Shade an object based on surface distance.
[Instructor] Ambient occlusion is a very powerful and versatile effect that can be used in many circumstances. It's original purpose to block ambient light is no longer needed in the wonderful world of a brute force global illumination renderer such as Arnold. But ambient occlusion is great for special effects based on distance among surfaces. In this case I'd like to employ it in a shader network to make the recessed areas of this picture frame darker and rougher, or less reflective.
Picking up from the last movie, I've already got the attribute editor, the Arnold render view, and the node editor open. Displaying the shader network for the standard surface material applied to the picture frame. It's got a bump map. For clarity in the demonstration, let's disable the bump effect. Select the bump node and in the attribute editor, set the bump depth to zero. Also for testing, let's change up the parameters of the AI standard surface material, select that node, and in the attributes, set the diffuse weight to its maximum of one, then metalness to zero, and also set the specular weight to zero.
A perfectly diffused surface like this will make it easier for us to visualize the ambient occlusion effect. I'll create the node in the node editor. If you're using hibershade, you can do it from the create window, and the section you want to go for is Arnold/shader/surface/AI/ambient occlusion. But here, if we know that we're looking for ambient occlusion, we can just do a quick search, click in the node editor window, and press the tab key, and tap in "ambient".
And I only have to type in "amb" and the node I'm looking for immediately appears. Click on AI/ambient occlusion, and the node is created. It's also got a shading group node. We don't need the shading group, so select that and press delete on the keyboard to delete it. Select the AI/ambient occlusion node in the node editor and rename it in the attribute editor, we'll call it "diffuse occlusion". We want to connect the output of the occlusion node to the base color of the AI standard surface.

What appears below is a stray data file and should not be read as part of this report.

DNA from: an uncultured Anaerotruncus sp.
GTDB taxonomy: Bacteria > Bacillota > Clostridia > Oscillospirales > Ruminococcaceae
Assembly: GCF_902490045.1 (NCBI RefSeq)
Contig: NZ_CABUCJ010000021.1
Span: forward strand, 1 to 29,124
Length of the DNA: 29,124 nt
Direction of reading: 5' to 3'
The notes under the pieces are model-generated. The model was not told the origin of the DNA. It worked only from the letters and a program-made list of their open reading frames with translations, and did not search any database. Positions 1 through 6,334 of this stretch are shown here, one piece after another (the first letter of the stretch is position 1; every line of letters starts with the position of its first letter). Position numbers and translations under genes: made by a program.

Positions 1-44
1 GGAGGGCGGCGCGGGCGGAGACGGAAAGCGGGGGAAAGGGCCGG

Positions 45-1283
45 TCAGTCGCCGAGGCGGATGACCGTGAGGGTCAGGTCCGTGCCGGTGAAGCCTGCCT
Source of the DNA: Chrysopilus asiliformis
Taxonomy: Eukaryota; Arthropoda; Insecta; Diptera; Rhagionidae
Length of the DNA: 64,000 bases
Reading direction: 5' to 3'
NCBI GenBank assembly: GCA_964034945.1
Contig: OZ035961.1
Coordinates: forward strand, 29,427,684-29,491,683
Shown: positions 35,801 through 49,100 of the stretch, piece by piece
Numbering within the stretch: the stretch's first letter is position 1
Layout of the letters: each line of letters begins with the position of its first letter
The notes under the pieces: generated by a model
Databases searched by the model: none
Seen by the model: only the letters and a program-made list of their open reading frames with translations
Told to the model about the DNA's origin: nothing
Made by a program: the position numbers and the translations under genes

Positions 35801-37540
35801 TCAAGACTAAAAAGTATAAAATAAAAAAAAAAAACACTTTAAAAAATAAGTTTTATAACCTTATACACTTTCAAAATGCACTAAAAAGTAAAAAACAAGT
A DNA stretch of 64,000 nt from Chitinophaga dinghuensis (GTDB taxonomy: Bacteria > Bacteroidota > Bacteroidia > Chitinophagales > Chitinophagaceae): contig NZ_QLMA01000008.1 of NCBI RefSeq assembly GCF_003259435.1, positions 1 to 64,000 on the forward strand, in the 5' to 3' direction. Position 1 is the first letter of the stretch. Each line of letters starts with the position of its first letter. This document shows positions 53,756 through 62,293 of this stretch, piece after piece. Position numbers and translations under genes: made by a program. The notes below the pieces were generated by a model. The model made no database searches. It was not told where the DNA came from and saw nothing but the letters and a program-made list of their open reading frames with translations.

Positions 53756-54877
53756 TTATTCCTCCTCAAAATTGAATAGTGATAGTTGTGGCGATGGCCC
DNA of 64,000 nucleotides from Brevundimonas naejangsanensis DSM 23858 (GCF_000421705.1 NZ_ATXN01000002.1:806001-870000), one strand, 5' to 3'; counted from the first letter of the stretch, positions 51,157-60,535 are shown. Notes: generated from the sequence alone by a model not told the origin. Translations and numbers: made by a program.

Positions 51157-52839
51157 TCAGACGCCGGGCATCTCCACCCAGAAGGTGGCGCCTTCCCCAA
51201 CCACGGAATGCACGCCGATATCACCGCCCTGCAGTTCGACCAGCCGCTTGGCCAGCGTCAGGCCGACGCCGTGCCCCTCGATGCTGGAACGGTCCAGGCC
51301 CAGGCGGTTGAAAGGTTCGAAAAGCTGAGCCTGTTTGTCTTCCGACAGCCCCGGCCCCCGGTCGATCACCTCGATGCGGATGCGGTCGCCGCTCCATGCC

And one way to do that is from a pop-up window. In the node editor, I can click on the output of diffuse occlusion, and I get a little pop-up menu, and I'll choose out color, out color. Then I grab the connection wire, go over here to the AI standard surface input and click, and I get a pop-up menu once again that just says "other". So I'm pulling down the mouse and I choose "other" and I get a pop-up window, just click on "base color".
And now that connection's been made. If you want to view all of the inputs, you can do that from this little menu up here, or from the keyboard shortcuts. And just use one, two, three, and four in order to see different options. I'll set that back to connected mode with "2". In the Arnold render view, we see a very subtle effect of the ambient occlusion, let's adjust those attributes. Select the occlusion node, the most important ones are near clip and far clip.